House committee launches investigation into Wells Fargo sales tactics

In the wake of the unauthorized accounts scandal at Wells Fargo, federal regulators are investigating sales practices and incentive pay policies at other big banks.
(Ben Margot / Associated Press)

The House Financial Services Committee has launched an investigation into improper sales tactics at Wells Fargo & Co., and plans to call the bank’s chief executive to testify at a hearing this month.

Rep. Jeb Hensarling (R-Texas), the committee’s chairman, said Friday that the probe would look into “alleged fraud that led to the opening of unauthorized customer accounts at Wells Fargo and the role of Washington regulators in monitoring and investigating this activity.”

The panel’s investigation comes as the Senate Banking Committee is looking into the matter and will hear testimony from Wells Fargo Chief Executive John Stumpf at a hearing Tuesday. The Justice Department also has started an investigation that could lead to civil or criminal charges.


The probes come after the bank agreed last week to pay $185 million to settle investigations by Los Angeles City Atty. Mike Feuer and federal regulators.

The sales tactics, first uncovered by the Los Angeles Times in 2013, involved thousands of bank employees opening as many as 2 million accounts that customers did not authorize in order to meet aggressive sales goals.

Wells Fargo has fired 5,300 employees for improper sales tactics since 2011.

In a letter to Wells Fargo general counsel James M. Strother, Hensarling said that “the committee is very concerned by these serious allegations.” He requested “all records related to the questionable sales tactics” that were produced or made available to Los Angeles and federal officials.

The committee also requested documents from the federal regulators involved in the settlement: the Office of the Comptroller of the Currency and the Consumer Financial Protection Bureau, which imposed a $100-million fine on Wells Fargo, its biggest enforcement action ever.

Reps. Maxine Waters (D-Los Angeles) and Al Green (D-Texas) had requested Sept. 9 that Hensarling hold a hearing.


“We need answers as to how this happened and why this happened. We need answers about who’s being held accountable for this fraud,” Waters told reporters on a conference call Friday.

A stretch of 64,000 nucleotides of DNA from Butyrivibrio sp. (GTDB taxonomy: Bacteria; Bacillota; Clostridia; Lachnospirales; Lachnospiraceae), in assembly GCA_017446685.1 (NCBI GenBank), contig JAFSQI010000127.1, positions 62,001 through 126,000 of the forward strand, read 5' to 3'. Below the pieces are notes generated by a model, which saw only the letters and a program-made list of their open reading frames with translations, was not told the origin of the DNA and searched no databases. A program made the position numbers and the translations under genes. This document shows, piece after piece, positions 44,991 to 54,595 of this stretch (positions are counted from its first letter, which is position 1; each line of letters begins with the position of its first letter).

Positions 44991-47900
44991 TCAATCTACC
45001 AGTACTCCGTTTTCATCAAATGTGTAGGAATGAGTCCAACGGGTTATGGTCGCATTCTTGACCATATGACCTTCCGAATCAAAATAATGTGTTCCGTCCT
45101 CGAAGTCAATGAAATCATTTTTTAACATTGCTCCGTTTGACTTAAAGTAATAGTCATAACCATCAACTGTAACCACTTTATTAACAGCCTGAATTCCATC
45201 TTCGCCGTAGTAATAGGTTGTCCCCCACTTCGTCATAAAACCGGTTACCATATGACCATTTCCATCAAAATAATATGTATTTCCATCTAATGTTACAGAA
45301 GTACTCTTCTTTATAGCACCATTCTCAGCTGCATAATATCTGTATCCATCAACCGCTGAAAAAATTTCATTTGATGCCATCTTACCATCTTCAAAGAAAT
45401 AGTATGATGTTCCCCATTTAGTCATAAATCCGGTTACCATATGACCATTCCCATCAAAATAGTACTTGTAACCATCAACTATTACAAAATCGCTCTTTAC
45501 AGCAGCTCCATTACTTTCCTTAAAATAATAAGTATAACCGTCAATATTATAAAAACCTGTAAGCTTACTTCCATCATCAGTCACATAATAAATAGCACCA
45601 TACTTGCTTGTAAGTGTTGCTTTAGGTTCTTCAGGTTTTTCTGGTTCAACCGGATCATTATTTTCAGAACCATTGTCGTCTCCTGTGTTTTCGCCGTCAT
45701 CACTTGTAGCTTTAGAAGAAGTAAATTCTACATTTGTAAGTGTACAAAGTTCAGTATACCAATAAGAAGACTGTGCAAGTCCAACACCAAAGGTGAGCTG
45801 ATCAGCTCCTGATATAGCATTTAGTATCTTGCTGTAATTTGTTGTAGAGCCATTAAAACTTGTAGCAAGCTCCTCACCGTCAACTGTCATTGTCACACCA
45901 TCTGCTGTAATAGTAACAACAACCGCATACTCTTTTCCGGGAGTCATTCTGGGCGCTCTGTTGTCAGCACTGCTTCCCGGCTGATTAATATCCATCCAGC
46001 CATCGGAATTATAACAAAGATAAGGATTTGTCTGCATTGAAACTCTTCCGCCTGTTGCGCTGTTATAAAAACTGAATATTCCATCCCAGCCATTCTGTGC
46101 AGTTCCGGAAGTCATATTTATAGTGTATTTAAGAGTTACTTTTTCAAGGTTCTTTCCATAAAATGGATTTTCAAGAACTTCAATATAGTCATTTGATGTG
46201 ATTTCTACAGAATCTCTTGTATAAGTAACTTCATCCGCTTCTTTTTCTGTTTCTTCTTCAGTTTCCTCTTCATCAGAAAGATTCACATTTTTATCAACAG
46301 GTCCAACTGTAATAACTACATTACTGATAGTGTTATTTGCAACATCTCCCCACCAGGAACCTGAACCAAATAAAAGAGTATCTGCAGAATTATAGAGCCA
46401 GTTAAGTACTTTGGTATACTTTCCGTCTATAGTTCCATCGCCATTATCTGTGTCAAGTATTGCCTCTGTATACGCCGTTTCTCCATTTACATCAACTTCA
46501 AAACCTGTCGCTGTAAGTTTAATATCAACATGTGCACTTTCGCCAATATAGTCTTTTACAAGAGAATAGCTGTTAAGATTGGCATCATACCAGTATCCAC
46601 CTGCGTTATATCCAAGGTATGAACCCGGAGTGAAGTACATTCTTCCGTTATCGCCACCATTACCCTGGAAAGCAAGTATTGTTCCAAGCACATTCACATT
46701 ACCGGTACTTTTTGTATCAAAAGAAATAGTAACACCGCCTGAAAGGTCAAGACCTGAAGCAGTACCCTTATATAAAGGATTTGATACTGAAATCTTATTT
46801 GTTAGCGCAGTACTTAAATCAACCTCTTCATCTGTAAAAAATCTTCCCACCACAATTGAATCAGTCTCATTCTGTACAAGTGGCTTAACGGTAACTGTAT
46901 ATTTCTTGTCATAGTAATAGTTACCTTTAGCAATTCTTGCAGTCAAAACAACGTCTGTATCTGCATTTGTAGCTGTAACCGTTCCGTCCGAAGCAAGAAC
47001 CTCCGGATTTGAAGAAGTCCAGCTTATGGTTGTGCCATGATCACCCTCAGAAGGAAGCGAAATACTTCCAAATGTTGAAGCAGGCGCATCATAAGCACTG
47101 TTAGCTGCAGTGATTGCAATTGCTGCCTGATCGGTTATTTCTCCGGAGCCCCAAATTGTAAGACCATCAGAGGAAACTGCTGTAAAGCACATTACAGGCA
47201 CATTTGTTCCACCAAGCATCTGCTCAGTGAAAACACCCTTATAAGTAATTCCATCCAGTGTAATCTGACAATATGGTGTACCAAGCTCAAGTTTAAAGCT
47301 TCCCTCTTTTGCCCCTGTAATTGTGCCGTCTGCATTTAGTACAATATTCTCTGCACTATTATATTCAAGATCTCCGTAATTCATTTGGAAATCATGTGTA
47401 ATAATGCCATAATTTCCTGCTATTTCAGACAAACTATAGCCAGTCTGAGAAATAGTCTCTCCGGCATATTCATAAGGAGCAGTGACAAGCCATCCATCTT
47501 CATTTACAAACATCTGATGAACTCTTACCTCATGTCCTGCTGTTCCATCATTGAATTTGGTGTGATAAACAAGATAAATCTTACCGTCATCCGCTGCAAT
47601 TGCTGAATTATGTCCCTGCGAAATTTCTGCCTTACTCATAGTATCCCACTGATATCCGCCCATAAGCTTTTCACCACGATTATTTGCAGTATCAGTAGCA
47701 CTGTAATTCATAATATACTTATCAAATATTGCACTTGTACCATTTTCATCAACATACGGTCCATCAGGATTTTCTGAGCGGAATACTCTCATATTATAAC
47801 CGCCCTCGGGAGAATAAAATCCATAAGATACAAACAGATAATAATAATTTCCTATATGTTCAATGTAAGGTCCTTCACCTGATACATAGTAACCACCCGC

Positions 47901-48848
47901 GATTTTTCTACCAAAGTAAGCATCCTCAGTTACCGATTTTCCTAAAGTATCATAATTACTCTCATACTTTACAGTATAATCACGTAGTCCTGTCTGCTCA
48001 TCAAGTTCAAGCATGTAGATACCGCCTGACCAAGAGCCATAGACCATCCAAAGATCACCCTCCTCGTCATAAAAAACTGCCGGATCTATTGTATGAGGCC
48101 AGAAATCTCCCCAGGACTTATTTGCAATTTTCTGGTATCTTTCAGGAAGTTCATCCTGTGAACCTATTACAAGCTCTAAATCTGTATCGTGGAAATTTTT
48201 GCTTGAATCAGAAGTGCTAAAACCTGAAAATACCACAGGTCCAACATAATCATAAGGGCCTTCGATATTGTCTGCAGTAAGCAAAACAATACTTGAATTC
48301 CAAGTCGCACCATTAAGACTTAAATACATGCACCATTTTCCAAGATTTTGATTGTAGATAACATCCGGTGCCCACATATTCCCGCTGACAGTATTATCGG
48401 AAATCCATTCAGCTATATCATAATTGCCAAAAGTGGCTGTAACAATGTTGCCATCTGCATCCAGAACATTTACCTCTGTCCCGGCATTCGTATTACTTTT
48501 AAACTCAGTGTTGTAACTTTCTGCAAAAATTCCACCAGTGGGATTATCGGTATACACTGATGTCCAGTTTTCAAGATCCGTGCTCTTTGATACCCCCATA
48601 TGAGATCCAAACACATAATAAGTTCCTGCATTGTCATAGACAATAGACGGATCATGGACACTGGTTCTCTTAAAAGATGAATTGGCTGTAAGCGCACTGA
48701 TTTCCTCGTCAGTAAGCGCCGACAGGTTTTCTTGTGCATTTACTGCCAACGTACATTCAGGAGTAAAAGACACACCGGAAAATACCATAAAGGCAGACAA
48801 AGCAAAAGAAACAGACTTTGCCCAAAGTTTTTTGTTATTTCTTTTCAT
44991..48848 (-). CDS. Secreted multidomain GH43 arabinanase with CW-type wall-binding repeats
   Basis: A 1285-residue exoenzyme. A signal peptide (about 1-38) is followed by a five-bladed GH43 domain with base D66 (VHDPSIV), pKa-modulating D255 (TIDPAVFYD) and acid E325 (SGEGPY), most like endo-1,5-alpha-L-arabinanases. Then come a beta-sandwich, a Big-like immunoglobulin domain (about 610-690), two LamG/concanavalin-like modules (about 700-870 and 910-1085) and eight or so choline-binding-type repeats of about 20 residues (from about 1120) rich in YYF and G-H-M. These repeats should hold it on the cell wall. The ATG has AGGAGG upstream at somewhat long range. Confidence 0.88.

Wells Fargo said Friday in a statement that, “We welcome the opportunity to provide the committee with information on this matter and to discuss steps we have taken to affirm our commitment to customers.”

In addition to calling Stumpf to testify at the hearing, Hensarling requested that four Wells Fargo executives be made available for interviews with committee staff.

They include Carrie Tolstedt, senior executive vice president for community banking, who headed the unit in which the unauthorized accounts were opened. Wells Fargo announced in July that she was retiring at the end of the year.

There have been calls for Wells Fargo to recover some of the money paid to executives involved with the scandal, including Tolstedt, who Fortune magazine estimated will receive $124.6 million in a retirement pay package. The process is known as a clawback.

Five Democratic senators wrote to Stumpf on Friday asking whether the bank would use clawback provisions to recover compensation paid to Tolstedt and other top executives.

“This was not the work of a few rogue employees over the course of a few weeks. Wells Fargo had a longstanding, systemic problem created by stringent sales quotas and incentives imposed by senior management,” said the letter from Sens. Elizabeth Warren of Massachusetts, Sherrod Brown of Ohio, Jack Reed of Rhode Island, Bob Menendez of New Jersey and Jeff Merkley of Oregon.

In response to the furor, Wells Fargo said this week that it would eliminate all sales goals for credit cards, checking accounts and other retail banking products starting Jan. 1.

Chief Financial Officer John Shrewsberry said the bank also had invested $50 million to improve its monitoring of employees’ activities, including adding a “mystery shopper program” to identify improper sales tactics.

At the same time, Shrewsberry and Stumpf sought to deflect blame for the scandal from upper management, with Shrewsberry saying the terminated employees were “really more at the lower end of the performance scale, where people apparently were making bad choices to hang on in their job.”

Stumpf during an appearance on CNBC’s “Mad Money” said he was fully accountable for the problems but does not plan to resign.

Also Friday, the public interest group Public Citizen said it had filed a shareholder resolution with Wells Fargo asking the board of directors to study whether the bank should be broken up because it is too large to be effectively managed.

“Rather than acknowledging a management breakdown, CEO John Stumpf blamed a minority of bad employees,” the resolution said. “He claimed there was no reason for the employees to commit the fraud. … Taking CEO Stumpf at his word, then, we believe he effectively argues that his firm is so large as to be unmanageable.”

The bank’s shares fell 72 cents, or 1.6%, to $45.43 on Friday. The shares are now off nearly 9% since announcement of the settlement Sept. 8.

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3:50 p,m.: This article was updated with comment from Wells Fargo and additional background.

10:45 a.m.: This article was updated with information about a shareholder resolution filed by Public Citizen.

This article was originally published at 10:20 a.m.